On the third morning, however, the weather is different. I awake to the low grumble of thunder off to the west. An ominous bank of cloud, as black as charcoal, hangs over the landscape and bolts of silver lightning jump across the sky. I break camp and drive into Innaminka. The dirt compound out in front of the pub is full of four wheel drives. Campers from all over the area have made for the safety of “town” before the roads become impassable.
The air is heavy with the sweet smell of rain: an aroma only the desert can produce. I sit on the verandah of the old AIM hospital and listen to the first heavy spots as they hit the corrugated iron roof. Thunder splits the sky and shafts of lightening crackle and fizz in the air. The rain increases in ferocity until it sounds like ball bearings hitting the roof. It seems as though all the energy amassed by the heat of the previous few days is suddenly being unleashed.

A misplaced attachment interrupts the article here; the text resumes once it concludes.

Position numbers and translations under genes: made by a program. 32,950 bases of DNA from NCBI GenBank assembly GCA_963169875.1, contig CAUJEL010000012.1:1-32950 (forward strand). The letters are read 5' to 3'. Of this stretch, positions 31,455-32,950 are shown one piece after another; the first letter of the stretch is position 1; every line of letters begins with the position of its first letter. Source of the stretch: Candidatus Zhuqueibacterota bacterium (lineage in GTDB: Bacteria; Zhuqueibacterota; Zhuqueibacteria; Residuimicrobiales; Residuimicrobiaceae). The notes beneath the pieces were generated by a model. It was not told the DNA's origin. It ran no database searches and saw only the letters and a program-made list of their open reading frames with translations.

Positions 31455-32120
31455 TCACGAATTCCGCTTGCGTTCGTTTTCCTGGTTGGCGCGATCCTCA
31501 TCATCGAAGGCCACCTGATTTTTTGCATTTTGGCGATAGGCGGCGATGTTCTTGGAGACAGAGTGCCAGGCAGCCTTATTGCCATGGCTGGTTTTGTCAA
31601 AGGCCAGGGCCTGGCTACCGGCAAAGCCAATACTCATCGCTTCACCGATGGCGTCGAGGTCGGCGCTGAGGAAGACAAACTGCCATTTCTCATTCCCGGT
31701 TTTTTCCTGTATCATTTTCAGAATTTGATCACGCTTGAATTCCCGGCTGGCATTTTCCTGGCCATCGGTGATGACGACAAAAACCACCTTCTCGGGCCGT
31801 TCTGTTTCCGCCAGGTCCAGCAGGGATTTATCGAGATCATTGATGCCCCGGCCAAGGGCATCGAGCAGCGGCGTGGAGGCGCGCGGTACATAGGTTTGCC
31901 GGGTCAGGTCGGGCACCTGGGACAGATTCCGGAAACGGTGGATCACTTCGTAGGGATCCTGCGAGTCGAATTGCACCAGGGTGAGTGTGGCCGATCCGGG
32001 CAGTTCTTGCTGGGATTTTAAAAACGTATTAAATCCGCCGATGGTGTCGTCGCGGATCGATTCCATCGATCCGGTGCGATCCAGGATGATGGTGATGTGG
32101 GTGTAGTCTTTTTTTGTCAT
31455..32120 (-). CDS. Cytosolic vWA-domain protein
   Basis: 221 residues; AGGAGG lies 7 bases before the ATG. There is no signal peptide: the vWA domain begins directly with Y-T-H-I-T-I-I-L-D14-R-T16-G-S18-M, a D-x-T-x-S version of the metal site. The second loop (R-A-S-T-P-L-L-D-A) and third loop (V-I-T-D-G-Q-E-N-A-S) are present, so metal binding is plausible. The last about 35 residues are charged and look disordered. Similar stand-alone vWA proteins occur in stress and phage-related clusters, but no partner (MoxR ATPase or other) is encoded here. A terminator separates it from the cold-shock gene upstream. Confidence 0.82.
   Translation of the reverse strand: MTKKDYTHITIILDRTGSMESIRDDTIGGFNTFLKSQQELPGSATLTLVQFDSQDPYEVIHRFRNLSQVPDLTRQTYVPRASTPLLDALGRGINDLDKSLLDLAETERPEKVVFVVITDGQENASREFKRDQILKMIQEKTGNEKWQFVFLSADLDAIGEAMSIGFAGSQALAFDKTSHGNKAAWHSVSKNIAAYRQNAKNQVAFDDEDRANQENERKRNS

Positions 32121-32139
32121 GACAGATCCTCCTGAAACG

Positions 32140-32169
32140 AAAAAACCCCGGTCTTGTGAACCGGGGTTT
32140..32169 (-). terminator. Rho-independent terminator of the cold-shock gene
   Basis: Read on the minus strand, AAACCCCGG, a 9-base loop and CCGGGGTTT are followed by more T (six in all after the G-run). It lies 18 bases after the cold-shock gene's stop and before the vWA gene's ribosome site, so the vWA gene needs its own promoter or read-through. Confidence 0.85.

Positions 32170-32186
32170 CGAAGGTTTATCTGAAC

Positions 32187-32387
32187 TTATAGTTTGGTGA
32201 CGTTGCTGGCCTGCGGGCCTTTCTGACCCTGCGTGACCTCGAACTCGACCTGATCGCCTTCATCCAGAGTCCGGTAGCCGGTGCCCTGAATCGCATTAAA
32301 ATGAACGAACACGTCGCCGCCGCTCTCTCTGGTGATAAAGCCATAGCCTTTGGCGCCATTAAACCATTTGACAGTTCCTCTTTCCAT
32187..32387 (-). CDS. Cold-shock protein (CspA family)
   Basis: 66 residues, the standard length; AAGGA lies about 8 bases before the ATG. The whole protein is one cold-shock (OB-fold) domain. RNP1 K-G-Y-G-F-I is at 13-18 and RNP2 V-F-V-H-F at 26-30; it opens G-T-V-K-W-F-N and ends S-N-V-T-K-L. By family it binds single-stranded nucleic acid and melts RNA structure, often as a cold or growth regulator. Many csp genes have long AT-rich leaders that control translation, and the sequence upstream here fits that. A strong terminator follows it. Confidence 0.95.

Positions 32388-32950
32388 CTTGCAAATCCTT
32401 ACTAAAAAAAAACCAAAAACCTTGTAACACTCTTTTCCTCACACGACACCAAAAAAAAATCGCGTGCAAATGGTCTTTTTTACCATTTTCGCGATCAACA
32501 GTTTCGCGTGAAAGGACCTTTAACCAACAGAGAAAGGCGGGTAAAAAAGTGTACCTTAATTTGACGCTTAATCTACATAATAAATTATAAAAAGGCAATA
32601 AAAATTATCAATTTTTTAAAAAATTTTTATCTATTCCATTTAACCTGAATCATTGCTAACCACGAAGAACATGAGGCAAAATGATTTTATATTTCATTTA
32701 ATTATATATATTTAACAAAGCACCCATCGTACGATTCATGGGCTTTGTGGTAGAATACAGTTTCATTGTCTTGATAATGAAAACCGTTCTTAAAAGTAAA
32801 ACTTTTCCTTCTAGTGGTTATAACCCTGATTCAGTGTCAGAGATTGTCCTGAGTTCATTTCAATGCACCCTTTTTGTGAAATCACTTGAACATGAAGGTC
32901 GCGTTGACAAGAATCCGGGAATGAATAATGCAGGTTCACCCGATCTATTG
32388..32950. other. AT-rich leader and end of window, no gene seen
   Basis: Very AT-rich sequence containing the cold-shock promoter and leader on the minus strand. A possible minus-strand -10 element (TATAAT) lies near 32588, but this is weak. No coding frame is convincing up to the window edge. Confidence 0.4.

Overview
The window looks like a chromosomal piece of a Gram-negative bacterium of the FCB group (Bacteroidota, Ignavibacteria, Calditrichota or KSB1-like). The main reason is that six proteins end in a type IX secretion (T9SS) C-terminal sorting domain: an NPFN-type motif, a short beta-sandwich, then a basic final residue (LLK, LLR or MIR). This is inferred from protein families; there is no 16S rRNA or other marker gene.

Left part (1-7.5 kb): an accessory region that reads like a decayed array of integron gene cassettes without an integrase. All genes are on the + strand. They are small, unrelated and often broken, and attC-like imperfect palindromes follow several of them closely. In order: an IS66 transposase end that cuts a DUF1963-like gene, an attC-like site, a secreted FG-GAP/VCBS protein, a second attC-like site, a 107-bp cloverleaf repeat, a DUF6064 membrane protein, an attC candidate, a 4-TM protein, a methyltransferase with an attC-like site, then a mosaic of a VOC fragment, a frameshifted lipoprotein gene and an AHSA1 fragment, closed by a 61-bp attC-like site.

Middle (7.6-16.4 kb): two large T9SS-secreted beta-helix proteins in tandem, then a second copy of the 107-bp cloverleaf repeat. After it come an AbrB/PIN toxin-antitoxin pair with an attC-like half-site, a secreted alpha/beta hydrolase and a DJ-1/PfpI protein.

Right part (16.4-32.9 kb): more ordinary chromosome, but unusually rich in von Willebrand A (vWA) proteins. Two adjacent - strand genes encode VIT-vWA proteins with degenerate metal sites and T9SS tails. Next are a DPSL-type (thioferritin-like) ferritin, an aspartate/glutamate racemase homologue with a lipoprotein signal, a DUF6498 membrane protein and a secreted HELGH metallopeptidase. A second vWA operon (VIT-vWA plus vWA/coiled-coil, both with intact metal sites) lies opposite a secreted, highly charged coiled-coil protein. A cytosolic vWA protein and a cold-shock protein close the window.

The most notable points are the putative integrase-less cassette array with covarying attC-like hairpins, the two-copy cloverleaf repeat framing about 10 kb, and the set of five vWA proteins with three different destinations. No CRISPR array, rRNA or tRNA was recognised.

And then, just as suddenly as it arrived, the storm has passed. The sun sparkles on beads of rain hanging from the fences around the AIM. Wreaths of steam rise from the road.
The wet red dirt sticks to my boots as I walk across to the store where the assembled 4WD enthusiasts are discussing the weather. The forecast is for more rain in the days ahead. The last thing I want is to be trapped out here by a flood.
I decide to let discretion be the better part of valour and leave while I still can. I re-fuel my vehicle, send an e-mail home saying “I’m OK…see you soon”, then watch Innaminka fade in the rear-view mirror.
I reflect on the fact that Outback travel isn’t for everyone. The mind-bending distances, the punishing heat and the vast, silent, red-dirt spaces make visiting the Outback a very different prospect to the Australian coastal holiday experience. A digital display on the dashboard tells me it is forty-two degrees outside. I turn up the air conditioning and the stereo. Off to my left, Cooper Creek shimmers in a quicksilver mirage, then vanishes into the sunlight like a ghost.